Just in case it is not clear, the two points I most want you to get are the following:

1) You cannot give away what you do not have.

2) Passion is a matter of choice and priorities.

After all, everywhere you go, you always take the weather with you ♫  ♫

In the meanwhile, “Don’t ask what the world needs. Ask what makes you come alive and go do it. Because what the world needs is more people who have come alive~ Howard Thurman”

Onward . . .
Jennifer 


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Brief Profile

Beacon of hope. Purveyor of discipline.
Global Citizen. Transleader.
Coach. Facilitator.
Co-Author- Strategy, Leadership & the Soul and Founder of Agility3R.

Watch on Youtube



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Dr Amit Nagpal's Answer

Passion, in fact deepest passion is one of my favourite topics. To structure my answer, I have divided my post in two parts viz. :-

1) Why is Passion missing at the workplace?
2) How to bring passion at the workplace?


Why Passion is missing at the workplace?

There are many reasons why passion is missing at the workplace, some of which have been enumerated below:-

1) Organisation lacking clarity- Employees often become square pegs in round holes as they are placed in wrong functions or departments for various reasons relating to role identification and placement.

2) Employees lacking clarity-Often employees are not clear what they are best at and they are placed in a function solely based on their qualification. There is also a possibility that the employee has obtained a qualification which does not match his/her personality, due to social pressures.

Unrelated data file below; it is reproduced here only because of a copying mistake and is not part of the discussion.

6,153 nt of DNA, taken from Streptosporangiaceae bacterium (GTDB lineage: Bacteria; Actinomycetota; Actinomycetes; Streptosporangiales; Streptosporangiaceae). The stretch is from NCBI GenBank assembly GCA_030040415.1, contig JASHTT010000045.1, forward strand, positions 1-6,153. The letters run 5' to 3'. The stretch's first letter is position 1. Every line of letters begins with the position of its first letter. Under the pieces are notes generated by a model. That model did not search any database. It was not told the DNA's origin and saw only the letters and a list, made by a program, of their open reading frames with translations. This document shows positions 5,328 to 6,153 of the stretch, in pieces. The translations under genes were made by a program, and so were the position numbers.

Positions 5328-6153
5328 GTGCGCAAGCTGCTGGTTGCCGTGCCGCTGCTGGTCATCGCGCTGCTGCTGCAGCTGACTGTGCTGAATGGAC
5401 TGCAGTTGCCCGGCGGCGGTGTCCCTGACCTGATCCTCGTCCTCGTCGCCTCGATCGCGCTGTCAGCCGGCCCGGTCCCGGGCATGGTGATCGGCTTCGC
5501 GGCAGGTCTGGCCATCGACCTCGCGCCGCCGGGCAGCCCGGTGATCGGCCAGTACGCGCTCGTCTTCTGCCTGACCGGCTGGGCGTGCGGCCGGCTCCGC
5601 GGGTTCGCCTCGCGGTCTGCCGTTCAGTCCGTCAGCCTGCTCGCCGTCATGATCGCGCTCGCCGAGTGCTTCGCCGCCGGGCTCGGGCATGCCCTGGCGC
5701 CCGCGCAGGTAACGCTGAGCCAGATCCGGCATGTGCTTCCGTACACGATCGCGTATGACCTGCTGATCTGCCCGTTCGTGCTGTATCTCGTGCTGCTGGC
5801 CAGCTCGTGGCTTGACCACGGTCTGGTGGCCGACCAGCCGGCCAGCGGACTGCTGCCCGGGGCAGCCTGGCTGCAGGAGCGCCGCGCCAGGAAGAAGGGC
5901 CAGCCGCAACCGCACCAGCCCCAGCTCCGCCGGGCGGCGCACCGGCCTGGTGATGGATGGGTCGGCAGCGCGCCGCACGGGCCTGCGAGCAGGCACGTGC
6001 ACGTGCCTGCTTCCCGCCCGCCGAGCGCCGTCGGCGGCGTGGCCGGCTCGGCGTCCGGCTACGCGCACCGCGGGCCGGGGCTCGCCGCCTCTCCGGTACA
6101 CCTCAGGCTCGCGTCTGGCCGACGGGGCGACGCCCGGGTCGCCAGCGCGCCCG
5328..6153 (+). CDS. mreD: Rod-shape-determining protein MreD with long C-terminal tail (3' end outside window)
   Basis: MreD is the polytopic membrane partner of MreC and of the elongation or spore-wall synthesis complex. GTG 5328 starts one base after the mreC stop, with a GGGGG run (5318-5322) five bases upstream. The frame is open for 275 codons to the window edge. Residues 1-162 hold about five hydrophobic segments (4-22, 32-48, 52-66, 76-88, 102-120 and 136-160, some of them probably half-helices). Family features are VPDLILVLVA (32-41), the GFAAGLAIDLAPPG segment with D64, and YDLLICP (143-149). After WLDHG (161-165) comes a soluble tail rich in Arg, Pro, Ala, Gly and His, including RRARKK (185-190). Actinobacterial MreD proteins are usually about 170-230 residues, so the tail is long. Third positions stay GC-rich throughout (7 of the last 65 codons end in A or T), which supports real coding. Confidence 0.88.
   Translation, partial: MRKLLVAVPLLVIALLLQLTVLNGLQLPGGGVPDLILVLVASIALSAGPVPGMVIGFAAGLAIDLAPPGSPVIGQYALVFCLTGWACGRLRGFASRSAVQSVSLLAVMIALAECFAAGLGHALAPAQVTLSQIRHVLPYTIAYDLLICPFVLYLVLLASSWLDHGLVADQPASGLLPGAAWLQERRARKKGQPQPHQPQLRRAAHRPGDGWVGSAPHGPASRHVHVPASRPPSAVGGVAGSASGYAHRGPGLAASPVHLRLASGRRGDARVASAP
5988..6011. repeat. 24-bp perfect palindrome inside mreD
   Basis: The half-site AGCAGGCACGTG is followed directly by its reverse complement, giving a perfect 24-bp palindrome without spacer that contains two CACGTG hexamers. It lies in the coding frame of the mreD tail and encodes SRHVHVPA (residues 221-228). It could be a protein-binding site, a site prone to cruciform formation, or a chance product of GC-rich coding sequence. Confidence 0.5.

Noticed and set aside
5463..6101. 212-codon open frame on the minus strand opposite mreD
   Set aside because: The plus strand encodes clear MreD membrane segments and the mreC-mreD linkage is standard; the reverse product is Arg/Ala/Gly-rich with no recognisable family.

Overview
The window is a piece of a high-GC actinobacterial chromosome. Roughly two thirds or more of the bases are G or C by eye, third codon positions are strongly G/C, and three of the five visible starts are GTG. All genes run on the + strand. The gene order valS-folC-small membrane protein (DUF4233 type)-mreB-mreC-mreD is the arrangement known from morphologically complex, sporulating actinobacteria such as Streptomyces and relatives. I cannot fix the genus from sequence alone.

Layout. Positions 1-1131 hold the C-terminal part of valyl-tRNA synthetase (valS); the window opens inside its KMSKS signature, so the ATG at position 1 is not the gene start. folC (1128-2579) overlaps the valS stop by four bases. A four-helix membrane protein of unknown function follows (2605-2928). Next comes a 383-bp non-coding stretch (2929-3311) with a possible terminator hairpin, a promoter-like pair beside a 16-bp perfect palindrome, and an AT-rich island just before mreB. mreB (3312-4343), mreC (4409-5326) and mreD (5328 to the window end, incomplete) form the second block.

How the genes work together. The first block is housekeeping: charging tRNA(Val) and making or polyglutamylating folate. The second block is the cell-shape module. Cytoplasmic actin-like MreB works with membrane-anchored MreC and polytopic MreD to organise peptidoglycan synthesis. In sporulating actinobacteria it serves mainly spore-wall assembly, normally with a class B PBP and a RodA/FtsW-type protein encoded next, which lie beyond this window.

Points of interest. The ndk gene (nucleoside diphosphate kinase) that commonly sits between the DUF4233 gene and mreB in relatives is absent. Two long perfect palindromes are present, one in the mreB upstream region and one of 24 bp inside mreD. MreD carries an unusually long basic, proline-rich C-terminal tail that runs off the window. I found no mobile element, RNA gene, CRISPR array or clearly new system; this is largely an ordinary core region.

3) Mismatch between requirements and available manpower-This is a difficult problem. Let’s take an example. The organisation recruits 5 trainees in HR, out of which 4 are interested in (passionate about) training function while organisation needs only 1 in training function and 4 in routine HR (personnel & administration).


How to bring passion at the workplace?

1) Put square pegs in square holes-As far as practically possible, the right employees should be placed in the right functions. Here is an interesting presentation on “7 Simple Steps to Discover Deepest Passion”. This solves problems 1 and 2 above. Employee passion and interest may change also over a period of time (as human beings we continue to evolve) and re-assessment may be done on yearly basis.

2) Compromise formula-To solve problem 3 above, the organisation may allot the function as per its needs but at the same time, a part of the work profile assigned (ranging from 25 -50 %) can relate to employee interest and passion. This becomes a compromise and still a win-win situation for the employee and the employer.

3) Passion Time-Google allows its engineers to dedicate 20 % time (known as 80/20 rule) on projects based on their interest and passion. In other words, Googlers dedicate 80 percent of time to their primary job and 20 percent working on passion projects that they believe will help the company. Great products like G-Mail have been created during this 20 % time. This idea is surely worth adopting.

If the organisation wants to be a thought leader and create great products, then employees need to be working in the area of deep passion (so that they can bring out their inner greatness) as far as possible. 

Else, we can continue with the average products and the average performance of employees, and at the end of the day we will continue to be an average organization too.
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Brief Profile
Dr Amit Nagpal is a Personal Branding Consultant and Mega Success Coach. He is based in New Delhi, India and specializes in personal branding with a holistic touch. His philosophy is, "Enlarge as a Human Being, Excel as a Social Media Being and Evolve as a Personal Brand"

To know more about Dr Nagpal, visit www.dramitnagpal.com